It was a privilege to join senior executives from Wells Fargo, Mastercard and Visa in a timely panel discussion on “The Future of Tap & Go: Shaping the New Consumer Experience” at the Women in Payments 2020 U.S. Symposium on February 11th.
I was pleased to share that at Ingenico we are clearly seeing momentum and a strong interest in contactless payment among our gateway and ISV partners and across the payment ecosystem. As recently as 18 months ago, this was often a niche conversation in the industry, but today accepting contactless cards and mobile wallets (Apple Pay or Google Pay) is table stakes. Gateways and ISVs are stepping up with the software and support that merchants need to adopt this technology.
Consumers that use contactless cards are enthusiastic
In fact, according to a recent study sponsored by Ingenico and FreedomPay, 84 percent of businesses surveyed accept contactless payments today, and 74 percent of consumers who use contactless payment methods say they make checkouts faster and easier. But the study also found that there’s a gap: only 37 percent of consumers are aware of or are using contactless cards.
I and the other panelists agreed that “tap and go” transit initiatives provide the strongest opportunity to increase consumer awareness. These programs let riders tap a contactless card or smart device at the turnstile to a metro transit system instead of having to buy a transit card. The simplicity is compelling – riders can use a card or mobile device they already carry and avoid having to load value onto a transit-specific card. My fellow panelist reported an increase in contactless card usage at surrounding merchants after the New York Metro Transit Authority’s contactless payment program was in place.
Security concerns impact adoption rates
In addition to a lack of awareness, security concerns are affecting adoption rates. Although contactless payments are one of the most secure ways to pay, 73 percent of consumers in our study said that concerns about security stand in the way of adoption. The best way to address the fear of the unknown is simple – people having a positive experience very naturally address these concerns over time. For example, when a person with security concerns sees fellow transit riders enjoying the ease of using their own credit or debit card to “tap and go”, they’ll logically infer that contactless payments are secure and be more likely to give it a try. Consumer education contributes to improving adoption rates, as well. Merchants can help with awareness by using the door and POS stickers they receive from card issuers that say they accept contactless payments. My fellow panelist reported seeing an increase in contactless card usage when the contactless payment logo is displayed.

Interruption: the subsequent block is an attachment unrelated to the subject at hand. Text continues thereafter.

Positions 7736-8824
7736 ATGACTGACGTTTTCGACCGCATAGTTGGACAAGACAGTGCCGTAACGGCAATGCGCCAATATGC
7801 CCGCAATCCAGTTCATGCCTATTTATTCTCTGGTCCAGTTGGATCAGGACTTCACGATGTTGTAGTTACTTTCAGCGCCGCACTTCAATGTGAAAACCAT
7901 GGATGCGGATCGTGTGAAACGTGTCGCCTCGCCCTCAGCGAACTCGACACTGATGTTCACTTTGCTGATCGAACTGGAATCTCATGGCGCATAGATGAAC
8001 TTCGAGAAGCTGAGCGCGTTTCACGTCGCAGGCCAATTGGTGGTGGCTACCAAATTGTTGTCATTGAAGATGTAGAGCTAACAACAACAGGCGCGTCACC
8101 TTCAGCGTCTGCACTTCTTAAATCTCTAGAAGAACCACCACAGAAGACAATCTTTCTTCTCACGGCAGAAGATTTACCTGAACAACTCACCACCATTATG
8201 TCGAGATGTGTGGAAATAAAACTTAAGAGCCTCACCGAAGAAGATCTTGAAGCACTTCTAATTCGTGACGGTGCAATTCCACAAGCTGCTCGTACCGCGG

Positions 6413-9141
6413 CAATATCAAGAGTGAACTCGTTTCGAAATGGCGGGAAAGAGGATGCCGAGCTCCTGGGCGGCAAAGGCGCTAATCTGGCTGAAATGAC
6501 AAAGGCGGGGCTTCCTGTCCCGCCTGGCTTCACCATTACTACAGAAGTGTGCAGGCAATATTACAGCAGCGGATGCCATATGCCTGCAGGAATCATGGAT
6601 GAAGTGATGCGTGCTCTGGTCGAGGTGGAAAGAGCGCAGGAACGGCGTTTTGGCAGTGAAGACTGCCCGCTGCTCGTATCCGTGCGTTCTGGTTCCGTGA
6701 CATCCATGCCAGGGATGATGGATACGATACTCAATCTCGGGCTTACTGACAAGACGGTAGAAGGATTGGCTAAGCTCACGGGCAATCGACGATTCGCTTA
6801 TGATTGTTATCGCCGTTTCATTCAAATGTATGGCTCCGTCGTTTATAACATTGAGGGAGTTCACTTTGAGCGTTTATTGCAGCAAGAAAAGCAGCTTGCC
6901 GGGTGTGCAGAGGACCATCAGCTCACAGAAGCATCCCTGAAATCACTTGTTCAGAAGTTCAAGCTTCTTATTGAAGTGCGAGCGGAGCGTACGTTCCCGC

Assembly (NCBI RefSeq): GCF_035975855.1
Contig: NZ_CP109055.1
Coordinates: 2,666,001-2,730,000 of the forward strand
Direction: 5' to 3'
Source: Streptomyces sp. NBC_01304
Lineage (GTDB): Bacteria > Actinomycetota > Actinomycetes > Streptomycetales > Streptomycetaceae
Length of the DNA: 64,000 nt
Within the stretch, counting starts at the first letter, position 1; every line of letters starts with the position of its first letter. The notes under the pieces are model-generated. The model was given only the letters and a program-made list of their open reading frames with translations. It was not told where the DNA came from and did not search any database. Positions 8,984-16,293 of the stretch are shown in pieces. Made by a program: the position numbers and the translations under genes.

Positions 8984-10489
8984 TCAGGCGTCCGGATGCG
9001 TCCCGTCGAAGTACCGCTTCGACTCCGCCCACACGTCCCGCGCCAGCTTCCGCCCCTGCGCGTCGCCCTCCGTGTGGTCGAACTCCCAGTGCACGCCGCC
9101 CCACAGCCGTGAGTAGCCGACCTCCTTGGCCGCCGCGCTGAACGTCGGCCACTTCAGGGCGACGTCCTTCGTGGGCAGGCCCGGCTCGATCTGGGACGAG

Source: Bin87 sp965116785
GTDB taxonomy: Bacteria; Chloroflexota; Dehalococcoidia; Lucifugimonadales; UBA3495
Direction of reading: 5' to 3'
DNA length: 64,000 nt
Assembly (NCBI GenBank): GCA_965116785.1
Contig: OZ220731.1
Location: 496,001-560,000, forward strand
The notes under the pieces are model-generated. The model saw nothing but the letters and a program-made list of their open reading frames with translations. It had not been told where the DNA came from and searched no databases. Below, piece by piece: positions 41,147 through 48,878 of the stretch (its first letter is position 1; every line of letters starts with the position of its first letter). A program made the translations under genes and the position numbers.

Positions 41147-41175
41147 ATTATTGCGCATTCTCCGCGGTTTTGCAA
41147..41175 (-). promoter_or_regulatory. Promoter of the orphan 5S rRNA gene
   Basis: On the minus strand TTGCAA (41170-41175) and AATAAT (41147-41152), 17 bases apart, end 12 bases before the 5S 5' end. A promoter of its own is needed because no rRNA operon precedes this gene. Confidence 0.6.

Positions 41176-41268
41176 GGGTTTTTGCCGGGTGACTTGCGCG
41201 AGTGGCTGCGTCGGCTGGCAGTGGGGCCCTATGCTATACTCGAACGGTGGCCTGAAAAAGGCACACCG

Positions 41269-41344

Issuers are (gradually) bringing contactless cards to the marketplace
Another factor is the availability of the cards, which are expensive to roll out. That’s why banks and other issuers are waiting to provide contactless cards to consumers at renewal. Some issuers are focusing card rollouts in large urban areas and in cities to capitalize on the usage and adoption opportunities presented by “tap and go” transit initiatives
Now is the time for midsize and small merchants to adopt contactless
The takeaway is that when consumers have the cards and a reason to use them, they do. That’s why gateways and ISVs need to convince their midsize and smaller merchant customers to accept contactless payments. Gateways and ISVs are also in the position to help merchants take contactless to the next level and integrate loyalty features via value-added programs.
ISVs are in the right place to make it happen
The audience at the panel session was interested to learn that typically four to six companies are involved in getting a payment solution into a retail store – from the payment terminal manufacturer to the distributor, to the deployment company, on one end and the gateway and acquirer on the other.
In the middle of all this, sit our ISV partners, who develop and customize the POS software. Contactless payments present a great opportunity for ISVs to offer merchants a reason to refresh their POS systems so they can begin accepting contactless payments.
Erica Eby is the Head of Channel Sales at Ingenico Group, North America